In 1987, President Ronald Reagan declared March as Developmental Disabilities Month. As a community we celebrate those with intellectual and developmental disabilities in our Orange County Jewish Community.
It can be understood that Judaism has always been enlightened when it comes to special needs; the Torah specifically prohibits “cursing the deaf or putting a stumbling block before the blind” (Leviticus 19:14). However, society tainted the way many, including our own Jewish community, viewed those with special needs. Often the intellectually and developmentally disabled were institutionalized and subjected to neglect and barbaric treatments. Children were kept ostracized from other children in “special” classrooms, and the lifespan of a child with a developmental disability was substantially shorter than a typical child. Until the 1980s, we often failed to see the value and importance of caring for individuals with developmental disabilities. The answer was to shut them away—either in hospital rooms, “special” classrooms—or by disabling them further with psychosurgery and medication.
According to Reega Neutel, MSW, Coordinator, Special Needs Services at JFFS. “Taking care of [the] developmentally disabled in our society is a fundamental requirement in any community.” It is especially relevant to the Jewish community due to the concepts of Tikkun Olam (repairing the world), Tzedakah (charity), and Chesed (loving kindness). And it is especially relevant now. As our population grows so does today’s population of children and adults with learning disabilities, including Autism Spectrum Disorder, Attention Deficit/Hyperactivity Disorder (ADHD), and Down syndrome. According to Neutel, recent research reports the average lifespan of a person with Down syndrome in the U.S. is approximately 60 years. That is an increase of 35 years since 1983. Autism Spectrum Disorder has increased 289.5%, ADHD 33% and developmental disabilities 17% in the last 15 years. This indicates that awareness and inclusion are key.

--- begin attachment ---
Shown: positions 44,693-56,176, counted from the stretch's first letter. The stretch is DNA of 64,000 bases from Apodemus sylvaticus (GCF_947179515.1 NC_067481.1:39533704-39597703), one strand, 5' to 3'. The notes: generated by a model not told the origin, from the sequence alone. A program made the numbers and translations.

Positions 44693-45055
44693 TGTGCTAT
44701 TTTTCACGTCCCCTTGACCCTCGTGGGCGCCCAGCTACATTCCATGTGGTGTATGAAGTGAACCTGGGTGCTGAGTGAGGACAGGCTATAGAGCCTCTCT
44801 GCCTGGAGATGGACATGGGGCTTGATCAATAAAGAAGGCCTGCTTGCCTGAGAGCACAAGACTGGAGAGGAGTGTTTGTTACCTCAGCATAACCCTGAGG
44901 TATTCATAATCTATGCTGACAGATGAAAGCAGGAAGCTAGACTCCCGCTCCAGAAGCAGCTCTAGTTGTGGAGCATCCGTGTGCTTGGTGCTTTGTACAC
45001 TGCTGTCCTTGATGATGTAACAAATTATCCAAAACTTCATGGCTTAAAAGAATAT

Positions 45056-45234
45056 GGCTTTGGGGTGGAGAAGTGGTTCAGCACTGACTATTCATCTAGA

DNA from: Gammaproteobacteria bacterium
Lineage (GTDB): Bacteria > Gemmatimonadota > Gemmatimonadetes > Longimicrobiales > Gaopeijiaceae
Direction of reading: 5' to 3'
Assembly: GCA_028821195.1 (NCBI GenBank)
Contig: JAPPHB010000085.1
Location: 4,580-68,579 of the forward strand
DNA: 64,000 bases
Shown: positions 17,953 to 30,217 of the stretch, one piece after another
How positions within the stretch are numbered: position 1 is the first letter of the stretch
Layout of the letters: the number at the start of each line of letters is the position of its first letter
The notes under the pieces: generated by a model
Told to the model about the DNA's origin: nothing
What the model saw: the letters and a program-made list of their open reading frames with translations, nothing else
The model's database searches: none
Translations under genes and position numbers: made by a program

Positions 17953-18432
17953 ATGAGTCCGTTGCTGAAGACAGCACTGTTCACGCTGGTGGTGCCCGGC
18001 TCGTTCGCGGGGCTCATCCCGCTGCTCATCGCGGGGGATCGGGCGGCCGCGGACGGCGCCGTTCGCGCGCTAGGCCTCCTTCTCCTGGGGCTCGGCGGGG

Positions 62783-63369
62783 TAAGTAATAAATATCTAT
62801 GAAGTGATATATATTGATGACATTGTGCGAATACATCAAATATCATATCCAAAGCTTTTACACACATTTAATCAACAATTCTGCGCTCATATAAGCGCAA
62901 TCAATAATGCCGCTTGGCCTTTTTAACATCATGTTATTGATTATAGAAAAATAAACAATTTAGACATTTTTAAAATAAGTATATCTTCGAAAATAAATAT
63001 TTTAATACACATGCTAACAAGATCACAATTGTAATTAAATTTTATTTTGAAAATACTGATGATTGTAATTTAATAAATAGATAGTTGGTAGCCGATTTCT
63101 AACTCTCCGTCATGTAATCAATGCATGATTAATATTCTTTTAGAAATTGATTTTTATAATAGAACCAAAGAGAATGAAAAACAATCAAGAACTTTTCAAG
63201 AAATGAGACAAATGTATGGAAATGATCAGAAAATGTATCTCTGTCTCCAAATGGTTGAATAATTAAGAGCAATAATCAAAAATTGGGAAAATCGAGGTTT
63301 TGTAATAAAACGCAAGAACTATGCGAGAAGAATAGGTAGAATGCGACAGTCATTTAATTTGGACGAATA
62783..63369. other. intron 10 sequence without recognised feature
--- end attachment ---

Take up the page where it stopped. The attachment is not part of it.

Look around the Orange County Jewish Community and inclusion appears to be at the forefront. Programs like Friendship Circle provide a wide range of programming for families and children with special needs; Jeremiah Society serves the needs of Jewish adults with special needs; and Mandel House is Orange County’s first Jewish residential home for adults with developmental and intellectual disabilities. Under the direction of Dr. Lauren Gavshon, JFFS Interim CEO, Mandel House has become part of the solution to a shortage of housing and residential facilities for the growing population of adults with special needs.
In all of the Jewish programs supporting intellectual and developmental disabilities, dignity is part of the theme that runs through the Orange County Jewish community. Programming highlights the core values of dignity, respect and compassion for those served. We have come a long way from the days of shame, secrecy, and misguided therapies… But we still have a long way to go.
In honor of March, the Whiteboard at work asked the simple question: How can we include those with intellectual and developmental disabilities? My question back: How can we NOT? Α
Lisa Grajewski, Psy.D. is a licensed psychologist and adjunct Assistant Professor at The Chicago School of Professional Psychology. She has been a contributing writer for Jlife magazine since 2004.